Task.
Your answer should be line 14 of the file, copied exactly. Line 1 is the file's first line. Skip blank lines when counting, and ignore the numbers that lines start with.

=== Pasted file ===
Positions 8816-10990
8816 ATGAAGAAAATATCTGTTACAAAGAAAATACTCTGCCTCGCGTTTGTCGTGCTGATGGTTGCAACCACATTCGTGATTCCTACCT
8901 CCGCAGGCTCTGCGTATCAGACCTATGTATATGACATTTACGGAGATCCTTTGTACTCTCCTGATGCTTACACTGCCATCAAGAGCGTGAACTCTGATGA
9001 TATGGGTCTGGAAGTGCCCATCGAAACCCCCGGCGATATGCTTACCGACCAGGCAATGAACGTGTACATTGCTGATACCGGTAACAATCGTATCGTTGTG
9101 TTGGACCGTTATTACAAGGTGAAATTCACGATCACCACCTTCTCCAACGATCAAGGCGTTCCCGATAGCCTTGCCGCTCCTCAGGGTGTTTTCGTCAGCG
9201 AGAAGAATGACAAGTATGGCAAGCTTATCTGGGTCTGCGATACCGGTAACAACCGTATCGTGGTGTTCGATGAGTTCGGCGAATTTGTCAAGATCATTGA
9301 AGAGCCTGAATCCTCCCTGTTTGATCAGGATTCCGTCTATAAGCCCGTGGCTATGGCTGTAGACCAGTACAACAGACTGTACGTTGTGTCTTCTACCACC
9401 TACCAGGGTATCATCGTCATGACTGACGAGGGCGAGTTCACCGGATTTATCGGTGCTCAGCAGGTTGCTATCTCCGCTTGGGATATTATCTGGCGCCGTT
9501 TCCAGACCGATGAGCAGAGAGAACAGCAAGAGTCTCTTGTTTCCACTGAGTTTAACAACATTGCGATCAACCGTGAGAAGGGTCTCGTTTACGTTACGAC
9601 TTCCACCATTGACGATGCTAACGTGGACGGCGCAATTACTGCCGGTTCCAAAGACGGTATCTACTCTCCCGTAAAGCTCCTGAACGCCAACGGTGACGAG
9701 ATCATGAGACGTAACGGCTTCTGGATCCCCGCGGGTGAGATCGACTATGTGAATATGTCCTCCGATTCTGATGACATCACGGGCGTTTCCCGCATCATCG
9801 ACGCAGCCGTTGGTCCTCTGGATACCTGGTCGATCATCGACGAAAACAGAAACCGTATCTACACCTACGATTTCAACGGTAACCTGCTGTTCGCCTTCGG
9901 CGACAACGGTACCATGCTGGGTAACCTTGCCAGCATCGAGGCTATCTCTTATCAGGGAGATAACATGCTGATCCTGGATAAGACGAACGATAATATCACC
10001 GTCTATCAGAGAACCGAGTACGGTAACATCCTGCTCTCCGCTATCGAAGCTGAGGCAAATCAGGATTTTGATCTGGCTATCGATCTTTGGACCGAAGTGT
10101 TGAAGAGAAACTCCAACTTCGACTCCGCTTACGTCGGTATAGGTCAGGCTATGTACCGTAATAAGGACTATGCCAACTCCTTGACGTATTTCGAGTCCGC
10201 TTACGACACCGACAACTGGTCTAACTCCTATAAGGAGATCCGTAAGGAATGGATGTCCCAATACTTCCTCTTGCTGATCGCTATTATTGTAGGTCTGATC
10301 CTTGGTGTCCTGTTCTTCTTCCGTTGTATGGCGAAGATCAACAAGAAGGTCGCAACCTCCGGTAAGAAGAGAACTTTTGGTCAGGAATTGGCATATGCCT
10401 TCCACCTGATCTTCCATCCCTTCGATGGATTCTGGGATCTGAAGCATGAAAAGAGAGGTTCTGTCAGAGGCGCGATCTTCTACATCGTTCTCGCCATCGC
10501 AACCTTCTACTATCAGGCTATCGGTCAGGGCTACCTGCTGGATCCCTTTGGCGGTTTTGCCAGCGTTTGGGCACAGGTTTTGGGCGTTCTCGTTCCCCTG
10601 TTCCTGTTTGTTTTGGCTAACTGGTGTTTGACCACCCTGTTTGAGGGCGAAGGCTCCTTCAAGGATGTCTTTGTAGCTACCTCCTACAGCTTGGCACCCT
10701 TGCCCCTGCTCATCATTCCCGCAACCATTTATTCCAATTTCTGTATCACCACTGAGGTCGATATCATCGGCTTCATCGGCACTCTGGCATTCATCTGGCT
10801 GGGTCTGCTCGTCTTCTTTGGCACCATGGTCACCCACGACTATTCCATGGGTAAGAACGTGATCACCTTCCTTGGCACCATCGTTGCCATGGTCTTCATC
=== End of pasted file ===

10001 GTCTATCAGAGAACCGAGTACGGTAACATCCTGCTCTCCGCTATCGAAGCTGAGGCAAATCAGGATTTTGATCTGGCTATCGATCTTTGGACCGAAGTGT